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And thonghe that Deathe with dinte of
In Lord Molyneux's chapel, on the South side of the chancel, are several modern monuments of this family; one in particular of white marble to the memory of Caryll Lord
' Viscount Molyneux, who died in l699, father to William Lord Viscount Molyneux, who died in 1717. On this elegant tomb, the family arms are well carved.
_ Caryl] Lord Molyneux was an eminent but unsuccessful Royalist : his family raised a regiment of foot and another of horse in support of Charles 1.; for which he was subjected to heavy penalties during the Usurpation; but after the Restoration was advanced to high honours.
Near it is the tomb of his lady, who was daughter of Alexander Barlow, esq. of Lancashire, as appears by a brass inscription to her memory. There is also another monument of black marble, to the Lady Bridget, wife of William Lord Molyneux, the daughter and heiress of Robert Lucy, esq. of Charlcot in the county of Warwick, with her family arms.
There are two achievements in this chancel with the arms of Molyneux and Brudenell; and on the East window, in painted glass, is this inscription: Orate pro bono statu —— Molyneux Militis, Qui istam fieri fecit Anno Dom. MillmO. cccccxus”. With three shields of arms underneath.
On the middle South window of the Church is the following inscription :-—Of yor Charitye pray for Mar
ett Bnlcley, daughter of Rich‘l Moynex, Knyght; and Wytl‘ unto Joh. Button, and Willm Bulcley, esq. whose goodness caused this wmdow to be made, of the will of Sir Robert Pkynson, executor to the said Margett, the yer-e of or Lord 1543. Which said Margett decessed the xxj daye of Februa’ the yere of 0r Lord 1527. of whose souleihn have su’y. ame’. '
0n the next window, Westward, is thisz—Orate pro bono statn— lreland Armiger. de Lydiate e Elen— Anno Dom. 1540.
In the East window are a great number of illegible inscriptions, and
OME years ago, a very intellié
gent, handsome, and promising youth, whose name is Henry Par eter Lewis, the son of a respects lo attorney in this town, was placed, for a probationary time, previously to an intended apprenticeship, with a surgeon and apothecary, of the name of Powell, in the immediate neighbourhood of one of our great public schools. He had not been there long, before one of the scholars, who led ed at the surgeon’s (in league with the servant-boy of the house) devised the following stratagem to frighten him—One night, during an absence of the master, the servant-1 boy concealed himself under the bed of Henry, before the latter retired to rest; and remained there till the hour of midnight; when, on a preconcerted signal of three raps atthe chamber-door, it suddenly open~' ed, and in stalked the school-boy, habited in a. white sheet, with his face horribly disguised, and bearing a lighted candle in his hand ;--the servanbboy, at the same moment, heave ing up the bed, under Henry, with his hack.—How long this was acted, is not known. It was done long enough, however, completely to dethrone the reason of the unfortunate youth; who,itissupposed,immediately covered himself with the bed-clothes; and so continued till the morning.— On his not rising at the usual time, some one of the family went to call him: and, not answering—except by incoherent cries, was discovered in thestate just described.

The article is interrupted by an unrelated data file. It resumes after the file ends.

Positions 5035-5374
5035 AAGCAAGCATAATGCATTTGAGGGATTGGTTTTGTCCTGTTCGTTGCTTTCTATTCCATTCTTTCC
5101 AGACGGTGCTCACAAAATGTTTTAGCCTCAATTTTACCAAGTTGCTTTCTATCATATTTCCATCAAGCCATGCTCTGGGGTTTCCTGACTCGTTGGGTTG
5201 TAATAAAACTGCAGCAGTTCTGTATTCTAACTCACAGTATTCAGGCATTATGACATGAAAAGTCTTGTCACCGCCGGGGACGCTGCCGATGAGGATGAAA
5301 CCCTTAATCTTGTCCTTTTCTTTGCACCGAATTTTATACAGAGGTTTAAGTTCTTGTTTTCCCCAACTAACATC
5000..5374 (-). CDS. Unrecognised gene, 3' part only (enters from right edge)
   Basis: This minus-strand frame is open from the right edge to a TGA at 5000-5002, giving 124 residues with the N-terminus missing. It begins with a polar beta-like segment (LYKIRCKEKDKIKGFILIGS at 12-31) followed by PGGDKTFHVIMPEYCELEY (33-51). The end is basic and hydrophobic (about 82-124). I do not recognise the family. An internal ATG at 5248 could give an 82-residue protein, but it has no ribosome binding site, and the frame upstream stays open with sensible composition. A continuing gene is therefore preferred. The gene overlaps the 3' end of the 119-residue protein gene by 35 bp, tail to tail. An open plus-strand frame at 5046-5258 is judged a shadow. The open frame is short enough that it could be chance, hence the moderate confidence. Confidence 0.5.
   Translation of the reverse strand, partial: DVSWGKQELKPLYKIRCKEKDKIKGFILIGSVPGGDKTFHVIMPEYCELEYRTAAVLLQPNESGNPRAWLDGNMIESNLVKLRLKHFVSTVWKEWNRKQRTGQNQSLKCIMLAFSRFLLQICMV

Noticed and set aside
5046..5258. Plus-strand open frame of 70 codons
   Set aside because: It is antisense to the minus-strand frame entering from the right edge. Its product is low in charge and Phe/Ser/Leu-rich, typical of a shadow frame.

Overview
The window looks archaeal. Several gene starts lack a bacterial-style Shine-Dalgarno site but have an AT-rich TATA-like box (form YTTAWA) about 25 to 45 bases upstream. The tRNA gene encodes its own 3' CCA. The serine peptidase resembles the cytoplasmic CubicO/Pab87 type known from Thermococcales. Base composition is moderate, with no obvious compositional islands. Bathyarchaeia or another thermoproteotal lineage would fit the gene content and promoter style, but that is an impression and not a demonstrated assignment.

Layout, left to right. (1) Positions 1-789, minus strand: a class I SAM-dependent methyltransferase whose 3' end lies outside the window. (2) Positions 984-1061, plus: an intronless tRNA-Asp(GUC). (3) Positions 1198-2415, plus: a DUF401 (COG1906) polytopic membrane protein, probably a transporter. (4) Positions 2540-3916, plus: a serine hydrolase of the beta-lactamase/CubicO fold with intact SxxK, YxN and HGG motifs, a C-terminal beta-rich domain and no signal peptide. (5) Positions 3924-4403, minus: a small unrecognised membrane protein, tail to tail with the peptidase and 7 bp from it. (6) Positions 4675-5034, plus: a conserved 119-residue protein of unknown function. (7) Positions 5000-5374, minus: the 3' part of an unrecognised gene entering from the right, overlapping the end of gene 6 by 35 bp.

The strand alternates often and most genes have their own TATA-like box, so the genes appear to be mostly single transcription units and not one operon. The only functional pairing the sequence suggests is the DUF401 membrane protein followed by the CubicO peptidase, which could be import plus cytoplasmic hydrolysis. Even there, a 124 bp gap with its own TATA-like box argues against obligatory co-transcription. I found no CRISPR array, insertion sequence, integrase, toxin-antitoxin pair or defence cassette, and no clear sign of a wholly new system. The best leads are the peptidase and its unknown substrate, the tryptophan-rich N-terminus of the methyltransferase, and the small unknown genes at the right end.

The melancholy tidings of his situation were conveyed to his friends, on his removal to them,- tbe facts having been disclosed, partly by the confession of the servant-boy, and partly by the-unfortunateyopth himself, during the few lucid intervals which occurred in the course of the first year after his misfortune—His father and mother were then living; but they are now both dead: and the little property they left to support him iis~now nearly exhausted, hgether with a small subscription, which was also raised, tofurnish him with necessaries, land to iremunerate a person to take care of him. He is perfectly harmless and gentle, bedug rather in a state of _id|otcy, than insanity, seldom betraying any symptoms of violent Bm0bl0l1§ except, occasionally, about 'midmght :(the time of his unhappy disaster)--when, ~fnll of indescribable terror, he exclaims, '“ Oh! they are coming! they are coming '1"--All hope of recovery is at an end-r more than twenty years havingelapsed since the catastrophe ~ and. _
My motives, Sir, for requesting its insertion in your valuable pages, are these:
lst. T-hstit may stand a chance of lasting the eye of him who was the contriverand chief agent of the fa‘hl mischief; that, ifliving, he may make the only practicable amends ll] his power, by contributing towards an alleviation of the misery which he himself has occasioned.--His name and that of the school (though no blame attaches to the latter) are ‘withheld, from a principle of delicacy.-l am told he wasthen a young gentleman of large expectations:— perhaps he is now in possession of lifluence. Ifso, his own heart will dictate-whet he ought to do. _ '